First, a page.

CAMBRIDGE - Few forms of art seem more rarefied than Renaissance polyphony. Its flow of religious praise melded to sinuous contrapuntal melodies appears to belong not just to another time but to another universe. Yet at Sunday's concert by the extraordinary Blue Heron Renaissance Choir, the real world managed to creep subtly and uneasily in.
The largest single work on the chorus's all-English program was the "Missa Mater Christi" by John Taverner. This Mass setting is based on a motet of the same name, and each of its four polyphonic movements - the opening Kyrie is chanted - reuses and explores music from the motet, teasing out its material into a sweeping series of variations.
Interestingly, music director Scott Metcalfe dispersed the Mass's movements over the program's two halves, interweaving them with motets by William Byrd and John Mason. Byrd's compact and vigorous "Vigilate" was the curtain raiser for the Gloria and Credo. Their soaring upper lines and glittering harmonies seemed to bespeak the simple joy of God's presence and the solidity of faith.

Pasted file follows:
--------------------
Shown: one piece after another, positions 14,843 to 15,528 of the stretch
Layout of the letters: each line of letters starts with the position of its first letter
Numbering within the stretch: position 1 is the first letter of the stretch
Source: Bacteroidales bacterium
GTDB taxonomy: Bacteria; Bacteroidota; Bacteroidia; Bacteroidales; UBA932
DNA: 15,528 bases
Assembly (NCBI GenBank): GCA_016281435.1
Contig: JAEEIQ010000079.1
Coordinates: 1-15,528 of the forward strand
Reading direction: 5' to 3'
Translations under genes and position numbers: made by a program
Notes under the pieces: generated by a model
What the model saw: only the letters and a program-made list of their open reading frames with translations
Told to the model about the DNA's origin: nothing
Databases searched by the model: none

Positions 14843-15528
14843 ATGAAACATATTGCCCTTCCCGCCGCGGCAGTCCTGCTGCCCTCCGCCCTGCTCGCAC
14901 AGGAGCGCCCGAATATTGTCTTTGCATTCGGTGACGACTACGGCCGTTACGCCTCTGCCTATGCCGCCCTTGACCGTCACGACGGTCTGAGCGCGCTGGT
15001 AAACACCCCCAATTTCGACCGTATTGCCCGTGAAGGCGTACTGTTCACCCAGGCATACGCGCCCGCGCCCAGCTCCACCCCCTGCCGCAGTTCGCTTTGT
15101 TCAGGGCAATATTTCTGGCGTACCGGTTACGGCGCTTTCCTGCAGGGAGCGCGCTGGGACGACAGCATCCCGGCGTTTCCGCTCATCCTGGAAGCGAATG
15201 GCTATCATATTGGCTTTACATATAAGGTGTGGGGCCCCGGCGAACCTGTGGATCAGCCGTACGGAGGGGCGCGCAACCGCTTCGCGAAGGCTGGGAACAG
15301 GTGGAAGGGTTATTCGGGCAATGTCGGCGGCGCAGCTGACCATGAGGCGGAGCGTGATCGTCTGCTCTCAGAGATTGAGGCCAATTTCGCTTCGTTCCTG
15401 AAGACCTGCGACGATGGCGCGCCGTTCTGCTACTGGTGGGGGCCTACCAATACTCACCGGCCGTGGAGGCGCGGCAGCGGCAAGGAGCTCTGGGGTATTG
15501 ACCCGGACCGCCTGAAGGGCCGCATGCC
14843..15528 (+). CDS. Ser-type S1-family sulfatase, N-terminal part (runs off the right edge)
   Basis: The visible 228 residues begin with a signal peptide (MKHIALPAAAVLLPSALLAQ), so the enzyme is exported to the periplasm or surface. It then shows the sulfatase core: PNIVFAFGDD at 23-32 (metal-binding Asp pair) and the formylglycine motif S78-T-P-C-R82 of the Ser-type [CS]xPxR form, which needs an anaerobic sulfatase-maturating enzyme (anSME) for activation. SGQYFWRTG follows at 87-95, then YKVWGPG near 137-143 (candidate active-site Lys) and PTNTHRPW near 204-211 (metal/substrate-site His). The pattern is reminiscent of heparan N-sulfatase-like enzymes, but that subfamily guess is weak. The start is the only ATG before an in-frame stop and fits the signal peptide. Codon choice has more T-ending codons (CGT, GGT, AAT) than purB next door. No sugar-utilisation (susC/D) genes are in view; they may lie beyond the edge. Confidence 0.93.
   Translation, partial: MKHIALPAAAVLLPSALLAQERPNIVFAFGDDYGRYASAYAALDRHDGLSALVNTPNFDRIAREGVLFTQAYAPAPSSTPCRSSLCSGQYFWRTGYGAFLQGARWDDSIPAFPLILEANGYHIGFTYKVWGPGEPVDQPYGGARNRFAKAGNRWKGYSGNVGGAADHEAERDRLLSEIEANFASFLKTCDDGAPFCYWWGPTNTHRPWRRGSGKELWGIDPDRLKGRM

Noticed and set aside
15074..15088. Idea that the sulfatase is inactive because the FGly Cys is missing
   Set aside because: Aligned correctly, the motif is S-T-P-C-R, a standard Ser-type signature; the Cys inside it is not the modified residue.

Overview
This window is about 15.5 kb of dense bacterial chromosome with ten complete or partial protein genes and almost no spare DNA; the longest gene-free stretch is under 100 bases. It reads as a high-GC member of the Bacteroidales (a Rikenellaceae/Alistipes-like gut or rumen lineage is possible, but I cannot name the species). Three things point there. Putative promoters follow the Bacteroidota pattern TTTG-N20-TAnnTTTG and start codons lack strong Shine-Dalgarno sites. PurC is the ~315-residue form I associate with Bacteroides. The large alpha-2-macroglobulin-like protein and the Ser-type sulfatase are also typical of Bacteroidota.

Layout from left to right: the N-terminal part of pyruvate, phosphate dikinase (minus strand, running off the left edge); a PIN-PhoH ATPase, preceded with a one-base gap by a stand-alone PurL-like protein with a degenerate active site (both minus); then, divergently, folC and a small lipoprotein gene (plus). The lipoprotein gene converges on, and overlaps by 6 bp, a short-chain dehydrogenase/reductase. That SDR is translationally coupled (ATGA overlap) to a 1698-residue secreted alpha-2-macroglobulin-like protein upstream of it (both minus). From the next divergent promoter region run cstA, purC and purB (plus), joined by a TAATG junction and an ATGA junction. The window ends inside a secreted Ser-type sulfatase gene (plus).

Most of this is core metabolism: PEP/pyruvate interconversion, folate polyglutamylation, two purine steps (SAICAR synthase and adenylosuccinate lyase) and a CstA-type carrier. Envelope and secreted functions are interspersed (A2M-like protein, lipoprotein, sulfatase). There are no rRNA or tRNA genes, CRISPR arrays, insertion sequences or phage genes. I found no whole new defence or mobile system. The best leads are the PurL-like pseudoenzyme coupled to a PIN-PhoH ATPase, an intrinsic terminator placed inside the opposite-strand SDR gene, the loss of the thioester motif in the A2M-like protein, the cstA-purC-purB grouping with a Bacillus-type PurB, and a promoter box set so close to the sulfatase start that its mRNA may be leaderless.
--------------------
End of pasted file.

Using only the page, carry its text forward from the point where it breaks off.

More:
Doubt began to creep in during Mason's complex "Quales sumus O miseri." Its title translates as "What are we, O wretches," and it sets an unusually graphic and melancholy text for five low voices. Though it is a plea for the Virgin's mercy, much of the music remains transfixed in darkness.
The mood was extended in the second half, as three Byrd motets surrounded the glowing Sanctus and wistful Agnus Dei of Taverner's Mass. Each motet invoked the image of Jerusalem within themes of distance and inaccessibility. "Quomodo cantabimus" pictured it as the longed-for site of return from exile. "Ne irascaris," one of Byrd's greatest creations, saw the holy city in ruins, lamenting "Jerusalem is forsaken." And "Haec dicit Dominus," with its shifting tonalities, held out the bare possibility that Israel's children "shall return to their borders."
Though Metcalfe's program note made a brief allusion to religious conflict, there was no didactic point made here, no simple sloganeering. But the program was a reminder that even in the ethereal company of music more than 400 years old, the discord of the present is always present. It was a striking, if unsettling, realization.
In its eight seasons, Blue Heron has established itself as the city's finest purveyor of Renaissance polyphony, and Sunday's concert only enhanced that impression. Its 14 voices create a sound that's almost sensually rich, yet balanced and incandescent. Metcalfe maintained superb control over texture and dynamics. A well-filled First Church indicated that the chorus already has a devoted following, one that should grow during its ninth season.